Caltech Researcher Awarded $10 Million Grant
PASADENA, Calif.-- Brian M. Stoltz, the Ethel Wilson Bowles and Robert Bowles Professor of Chemistry at the California Institute of Technology (Caltech), has been awarded a $10 million grant from the King Abdullah University of Science and Technology (KAUST).
Stoltz, whose work is focused on developing new strategies for the synthesis of complex molecules with interesting structural, biological, and physical properties that may lead to useful biological and medical applications, is one of 12 international scientists chosen to receive the award as part of the KAUST Global Research Partnership (GRP) Investigator competition. The GRP program is designed to fund research in areas of science and technology that are of particular importance to Saudi Arabia and the region, such as water desalination, renewable and sustainable next-generation energy sources, salt-tolerant plants, durable and environmentally friendly construction materials, and solar technology.
Each investigator was scrutinized by a panel of 14 world-renowned scientists, including Caltech's former provost Steven E. Koonin, chief scientist at British Petroleum, and evaluated based on their record of achievement to date and the relevance of their proposed research to the mission areas of KAUST, which include energy and environment; materials science and bioengineering; biosciences; and applied mathematics and computational science.
Stoltz was recognized for his efforts to discover and develop new oxidation reaction processes of potential utility for the chemical, polymer, and pharmaceutical industries. The new methods employ organometallic catalysts in conjunction with molecular oxygen, instead of the toxic metals that are normally used. These new catalytic reactions also provide avenues of reactivity that are simply unavailable using older techniques.
"Caltech is honored that KAUST and its committee of esteemed scientists selected Brian Stoltz after their extensive search for the world's most promising science and technology researchers," says Caltech president Jean-Lou Chameau. "This generous award will significantly advance Brian's efforts in chemical synthesis and nontoxic catalysts, and also reminds us of the global impact that our scientists are making with their research," adds Chameau.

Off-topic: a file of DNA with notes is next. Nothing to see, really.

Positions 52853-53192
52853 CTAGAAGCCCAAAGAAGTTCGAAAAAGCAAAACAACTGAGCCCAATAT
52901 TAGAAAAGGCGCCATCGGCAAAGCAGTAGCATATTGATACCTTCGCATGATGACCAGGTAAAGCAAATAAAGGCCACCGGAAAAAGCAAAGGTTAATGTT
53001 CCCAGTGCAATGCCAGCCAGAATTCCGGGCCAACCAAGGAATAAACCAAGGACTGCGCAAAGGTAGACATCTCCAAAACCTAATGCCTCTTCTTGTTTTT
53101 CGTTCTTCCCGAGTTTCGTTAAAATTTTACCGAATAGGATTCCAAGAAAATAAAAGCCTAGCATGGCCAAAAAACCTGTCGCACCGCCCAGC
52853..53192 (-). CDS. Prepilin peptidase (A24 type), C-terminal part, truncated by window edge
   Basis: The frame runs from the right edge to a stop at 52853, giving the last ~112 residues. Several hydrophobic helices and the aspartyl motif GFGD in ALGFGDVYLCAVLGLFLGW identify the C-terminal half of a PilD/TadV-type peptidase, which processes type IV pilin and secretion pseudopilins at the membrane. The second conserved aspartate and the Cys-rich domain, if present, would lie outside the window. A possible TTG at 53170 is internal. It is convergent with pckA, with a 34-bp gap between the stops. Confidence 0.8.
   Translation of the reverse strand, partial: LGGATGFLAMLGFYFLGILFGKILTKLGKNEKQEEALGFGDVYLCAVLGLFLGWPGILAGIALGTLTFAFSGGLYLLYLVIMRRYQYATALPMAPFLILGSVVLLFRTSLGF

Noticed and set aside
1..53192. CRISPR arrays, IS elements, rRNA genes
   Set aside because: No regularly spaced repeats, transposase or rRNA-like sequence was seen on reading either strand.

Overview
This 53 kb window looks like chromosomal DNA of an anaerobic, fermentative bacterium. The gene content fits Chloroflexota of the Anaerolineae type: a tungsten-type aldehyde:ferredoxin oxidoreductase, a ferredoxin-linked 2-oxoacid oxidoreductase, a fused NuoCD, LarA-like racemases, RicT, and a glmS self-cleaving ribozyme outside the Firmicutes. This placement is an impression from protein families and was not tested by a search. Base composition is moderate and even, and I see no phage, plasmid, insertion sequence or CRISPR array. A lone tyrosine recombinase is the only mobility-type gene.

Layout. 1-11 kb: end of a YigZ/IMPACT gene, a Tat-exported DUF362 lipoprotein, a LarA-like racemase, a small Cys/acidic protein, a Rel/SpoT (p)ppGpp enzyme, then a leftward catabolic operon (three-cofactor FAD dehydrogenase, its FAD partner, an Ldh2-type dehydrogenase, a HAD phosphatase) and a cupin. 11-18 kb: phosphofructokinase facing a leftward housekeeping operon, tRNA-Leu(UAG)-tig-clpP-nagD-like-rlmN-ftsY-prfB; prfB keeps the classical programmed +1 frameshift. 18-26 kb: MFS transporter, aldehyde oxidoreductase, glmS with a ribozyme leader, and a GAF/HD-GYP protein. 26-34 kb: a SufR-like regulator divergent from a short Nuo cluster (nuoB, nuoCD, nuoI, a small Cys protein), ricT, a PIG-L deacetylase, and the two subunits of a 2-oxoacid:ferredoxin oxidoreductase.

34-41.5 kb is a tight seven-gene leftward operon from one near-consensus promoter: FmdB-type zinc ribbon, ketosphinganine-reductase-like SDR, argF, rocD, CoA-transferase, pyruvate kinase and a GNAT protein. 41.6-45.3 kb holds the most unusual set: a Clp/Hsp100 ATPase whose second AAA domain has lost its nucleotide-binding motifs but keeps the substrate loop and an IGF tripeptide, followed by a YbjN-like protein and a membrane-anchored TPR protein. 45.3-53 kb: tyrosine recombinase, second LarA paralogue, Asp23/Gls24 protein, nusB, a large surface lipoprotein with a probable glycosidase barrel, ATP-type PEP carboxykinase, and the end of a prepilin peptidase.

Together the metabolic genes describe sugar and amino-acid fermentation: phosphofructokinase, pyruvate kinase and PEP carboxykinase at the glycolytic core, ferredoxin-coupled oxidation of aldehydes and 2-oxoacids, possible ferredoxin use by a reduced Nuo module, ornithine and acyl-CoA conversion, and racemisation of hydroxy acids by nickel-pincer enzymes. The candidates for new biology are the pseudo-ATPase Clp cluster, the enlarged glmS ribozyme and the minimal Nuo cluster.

"This is an enormous boost for our research program and my students and I couldn't be happier that the KAUST GRP has entrusted us with this honor," Stoltz says. "I am excited to work with KAUST and be a part of this very unique endeavor. It will be an exciting time here and at KAUST!"
Each investigator will spend at least three weeks per year on the KAUST campus in Saudi Arabia, participating in the research and academic life of the University.
KAUST is an international graduate-level research university, "dedicated to inspiring a new age of scientific achievement in the Kingdom, across the region and around the globe," being built on the Red Sea at Thuwal, approximately 50 miles north of Saudi Arabia's second-largest city, Jeddah. The 36-million-square-meter core campus is set to open in September 2009. For more information, visit http://www.kaust.edu.sa.
With an outstanding faculty, including five Nobel laureates, and such off-campus facilities as the Jet Propulsion Laboratory, Palomar Observatory, and the W. M. Keck Observatory, the California Institute of Technology is one of the world's major research centers. Caltech offers instruction in science and engineering for a student body of approximately 900 undergraduates and 1,200 graduate students who maintain a high level of scholarship and intellectual achievement. Caltech is a private university in Pasadena, California. For more information, visit http://www.caltech.edu.
Written by Kathy Svitil